2014

I’ve mentioned 2014 many times over the years in my various blogs and comics, but I’ve never fully expounded on why exactly it was such a tremendously awful year for me. I’m gonna do that here, in full detail.

But first let me start things off with a regular M Night Shyamalan twist: 2014 started off OK. Yeah, for real. I definitely just wrote that.

But it’s true. I shook off the failures of 2013 and was determined to make a name for myself. I had just gotten an art tablet for Christmas and was ready to dive headfirst into my webcomic, spending all of January 1st, 2014, learning how to work the tablet and redesigning the layout of my site. My plan for the year was to go all in and become the Internet’s next viral artist.

January 2nd made me feel like that was possible, as I was contacted by a filmmaker online who said he liked a song I’d written on the banjo in 2012 and he wanted to use it in a documentary feature. Well I mean yeah sure, go ahead guy. This was amazing. I had only played the banjo for about three weeks and it was good enough to impress someone on the internet; obviously making a comic would be easier and I’d have legions of followers in no time. Gradually I pivoted from music as my main hobby to drawing.

With plenty of inspiration from life I went all in. I put together this very site, drew every day, advertised heavily on comic sites around the internet, posted my work on social media, joined webcomic forums, and generally just threw my heart into my work. I used ideas from my Second City classes as comics and vice versa.

The classes were going great too. Three semesters in and I’d made a mark in each course. There was a spring in my step as I listened to an amazing playlist of new songs. Just two weeks and already 2014 had demolished 2013’s bland times.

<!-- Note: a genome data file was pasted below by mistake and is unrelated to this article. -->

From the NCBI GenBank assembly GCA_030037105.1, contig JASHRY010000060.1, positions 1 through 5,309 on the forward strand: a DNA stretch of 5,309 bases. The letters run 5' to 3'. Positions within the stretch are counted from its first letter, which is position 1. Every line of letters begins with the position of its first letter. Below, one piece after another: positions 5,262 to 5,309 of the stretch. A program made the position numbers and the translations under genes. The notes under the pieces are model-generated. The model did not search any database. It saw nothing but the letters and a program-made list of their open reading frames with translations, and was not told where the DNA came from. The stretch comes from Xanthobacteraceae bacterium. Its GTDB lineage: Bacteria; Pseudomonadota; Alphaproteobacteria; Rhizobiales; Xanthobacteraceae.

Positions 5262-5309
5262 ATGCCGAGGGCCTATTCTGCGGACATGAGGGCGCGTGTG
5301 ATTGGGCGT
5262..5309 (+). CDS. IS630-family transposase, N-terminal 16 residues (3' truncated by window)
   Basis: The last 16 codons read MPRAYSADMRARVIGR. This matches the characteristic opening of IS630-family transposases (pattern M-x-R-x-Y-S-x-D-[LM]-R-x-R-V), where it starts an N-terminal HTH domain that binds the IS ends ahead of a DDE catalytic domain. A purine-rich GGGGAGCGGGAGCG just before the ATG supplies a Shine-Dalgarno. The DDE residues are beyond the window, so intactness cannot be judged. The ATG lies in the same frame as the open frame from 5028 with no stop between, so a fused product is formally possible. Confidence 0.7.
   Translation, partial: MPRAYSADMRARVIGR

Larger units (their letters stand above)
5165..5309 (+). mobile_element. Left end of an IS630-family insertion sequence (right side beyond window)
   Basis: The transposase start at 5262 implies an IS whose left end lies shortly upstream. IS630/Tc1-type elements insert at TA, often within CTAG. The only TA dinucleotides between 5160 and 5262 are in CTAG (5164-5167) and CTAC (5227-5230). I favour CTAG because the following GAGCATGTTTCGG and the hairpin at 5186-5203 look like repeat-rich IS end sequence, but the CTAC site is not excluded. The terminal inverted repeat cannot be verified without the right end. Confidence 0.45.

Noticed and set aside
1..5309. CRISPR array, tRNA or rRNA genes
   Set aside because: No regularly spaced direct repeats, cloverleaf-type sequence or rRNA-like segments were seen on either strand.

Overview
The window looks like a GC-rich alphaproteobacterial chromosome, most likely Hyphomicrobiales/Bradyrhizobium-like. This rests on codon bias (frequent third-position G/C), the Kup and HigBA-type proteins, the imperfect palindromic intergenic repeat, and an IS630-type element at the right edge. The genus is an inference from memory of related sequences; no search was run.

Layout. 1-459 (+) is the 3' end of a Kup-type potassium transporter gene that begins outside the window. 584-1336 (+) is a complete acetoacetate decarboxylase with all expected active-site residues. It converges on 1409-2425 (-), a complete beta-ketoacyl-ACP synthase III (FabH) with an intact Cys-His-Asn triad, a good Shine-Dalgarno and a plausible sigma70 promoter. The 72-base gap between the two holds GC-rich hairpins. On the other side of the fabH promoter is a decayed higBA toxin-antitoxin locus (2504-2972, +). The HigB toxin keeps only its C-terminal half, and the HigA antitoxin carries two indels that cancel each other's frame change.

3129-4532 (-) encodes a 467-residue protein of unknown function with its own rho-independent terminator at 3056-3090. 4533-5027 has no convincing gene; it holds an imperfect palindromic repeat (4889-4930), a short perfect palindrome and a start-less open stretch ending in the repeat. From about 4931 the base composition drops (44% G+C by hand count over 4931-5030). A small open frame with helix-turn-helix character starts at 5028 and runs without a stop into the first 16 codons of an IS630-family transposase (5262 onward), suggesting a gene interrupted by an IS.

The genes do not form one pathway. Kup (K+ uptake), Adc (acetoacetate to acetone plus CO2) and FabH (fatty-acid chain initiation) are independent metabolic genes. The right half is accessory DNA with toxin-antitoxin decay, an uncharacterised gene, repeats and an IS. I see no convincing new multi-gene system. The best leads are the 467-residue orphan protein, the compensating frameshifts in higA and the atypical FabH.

I decided to try my hand at some big-time networking and attended a young professionals seminar, hoping to learn the secret art of hustling. That seminar wasn’t really helpful. No, it was just a grifter preying on optimistic millennials.

Whatever, I moved on. I found a site that promised a spotlight on my work including an interview and regular showcases. They did charge for their services…but you gotta spend money to make money right?

So I spent the money, and I got an interview full of terrible spelling, grammar, and a general disinterest in my comic. This duo from Texas couldn’t care less about my work, barely promoting it. I politely asked them to remove me from their service, after which I got a 3:00am phone call from some creaky Southern lady asking me to stay. I didn’t, but they took my money anyway.

Money I was starting to hemorrhage, as I’d just been gifted the family car. A useful asset, but one that needed nonstop repairs, being sixteen years old. I’d managed to save up a fair bit of money after paying off my student debt in 2011, but that was all melting away having to pay for therapy, website hosting fees, constant trips to the mechanic and sky-high insurance.

What wasn’t melting away was the snow. There was no January thaw in 2014, with Southern Ontario getting a Polar Vortex instead. Not a fun phenomenon to experience night after night standing outside concert venues for no pay. I was hustling though, you know? I wanted to prove that I was a reliable member of the team and in it for the long haul, working as many shifts as possible.

Besides, after grinning and bearing through promo shifts, I could use the misadventures as fodder for my Second City and comic material. “Tough times build character” and all that. Plus I still had Rogers TV for work that was dignified and paid money and also actually mattered.

But it slowly got to me. The idea that life was a meritocracy began to fade with each promo shift and stress grew exponentially. The sleep paralysis got so bad that I began to experience full-on seizures in the middle of the night, and in late February I awoke, went to the bathroom, and threw up blood.